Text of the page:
An Indiana nativity display will remain on public grounds amid an ongoing legal battle over its presence.
The debate over the traditional creche that appears annually on the Fulton County Courthouse lawn kicked off two years ago after a local man complained that the presence of Christian decorations on government property violated the First Amendment — and the American Civil Liberties Union of Indiana agreed, WSBT-TV reported.
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The nativity, which has been present at the courthouse for at least three decades and is assembled each year by The Rochester Optimist Club, a volunteer youth empowerment organization, became the subject of a lawsuit, with the complaint claiming that the Christmas decorations seem to be "advancing one preferred religion over all others.
Flash-forward to 2020 and the battle continues to rage, with proponents as well as the Liberty Counsel, a legal firm defending the presence of the nativity, noting that secular displays alongside the nativity make it permissible.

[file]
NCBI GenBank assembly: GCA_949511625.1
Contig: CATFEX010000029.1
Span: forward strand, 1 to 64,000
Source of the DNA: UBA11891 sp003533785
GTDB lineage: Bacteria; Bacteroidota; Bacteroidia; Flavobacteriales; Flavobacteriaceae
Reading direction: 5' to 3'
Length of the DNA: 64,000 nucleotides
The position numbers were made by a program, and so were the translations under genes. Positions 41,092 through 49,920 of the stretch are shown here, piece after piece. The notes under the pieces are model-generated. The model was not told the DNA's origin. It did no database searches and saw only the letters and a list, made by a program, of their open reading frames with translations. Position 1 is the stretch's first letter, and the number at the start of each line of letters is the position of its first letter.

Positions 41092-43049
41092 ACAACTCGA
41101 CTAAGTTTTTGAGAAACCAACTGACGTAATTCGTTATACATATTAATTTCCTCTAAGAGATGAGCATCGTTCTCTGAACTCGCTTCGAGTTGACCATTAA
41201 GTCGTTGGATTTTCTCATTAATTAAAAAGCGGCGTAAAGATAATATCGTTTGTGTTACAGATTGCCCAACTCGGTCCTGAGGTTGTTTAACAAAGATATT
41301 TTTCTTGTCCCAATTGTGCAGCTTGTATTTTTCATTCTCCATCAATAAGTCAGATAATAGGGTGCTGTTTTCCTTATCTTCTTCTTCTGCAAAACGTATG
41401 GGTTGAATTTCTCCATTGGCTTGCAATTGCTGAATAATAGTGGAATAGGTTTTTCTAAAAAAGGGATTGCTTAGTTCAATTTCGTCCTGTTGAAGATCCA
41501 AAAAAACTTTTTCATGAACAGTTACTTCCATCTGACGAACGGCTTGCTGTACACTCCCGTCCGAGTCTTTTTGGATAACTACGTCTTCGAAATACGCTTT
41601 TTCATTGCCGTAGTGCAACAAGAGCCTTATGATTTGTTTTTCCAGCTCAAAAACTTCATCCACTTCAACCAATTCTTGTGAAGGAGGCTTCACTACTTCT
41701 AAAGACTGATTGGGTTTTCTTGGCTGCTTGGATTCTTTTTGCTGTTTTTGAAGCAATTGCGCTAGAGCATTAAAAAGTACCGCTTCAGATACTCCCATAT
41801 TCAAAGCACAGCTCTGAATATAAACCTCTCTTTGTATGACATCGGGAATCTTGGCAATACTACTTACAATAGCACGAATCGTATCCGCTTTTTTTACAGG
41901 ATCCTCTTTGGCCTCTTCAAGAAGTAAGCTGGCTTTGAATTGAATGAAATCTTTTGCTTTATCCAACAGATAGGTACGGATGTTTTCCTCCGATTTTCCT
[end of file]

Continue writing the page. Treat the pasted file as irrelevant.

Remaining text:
And, for now, U.S. District Judge Jon E. DeGuilio has ruled that the display can stay right where it is this holiday season, according to WNDU-TV.
The federal judge declined a request for an injunction from the ACLU. The reason for the refusal? DeGuilio purportedly believes there is no captive audience and no religious coercion as a result of its presence, among other findings.
He also seemingly took aim at the timing of the injunction request.
"This case has been pending for almost two years, the parties have had months to research the issues, craft their arguments, and brief their motion, and counsel are subject-matter experts in this area to begin with," DeGuilio wrote in his ruling. "The timing of the holiday season is no surprise, either. Yet the plaintiff now asks the Court to not only rule on his motion for an injunction, but adjudicate the case in its entirety, in the span of a few days."
The judge continued, "That is plainly unreasonable, and neither equity nor the public interest warrant such a hasty resolution under these circumstances."
Mat Staver, founder of Liberty Counsel, said such displays are entirely constitutional.
"Publicly sponsored Nativity scenes on public property are constitutional, especially when the display includes other secular symbols of the holiday," Staver said before the judge's ruling. "This Christmas display in Fulton County is no exception."
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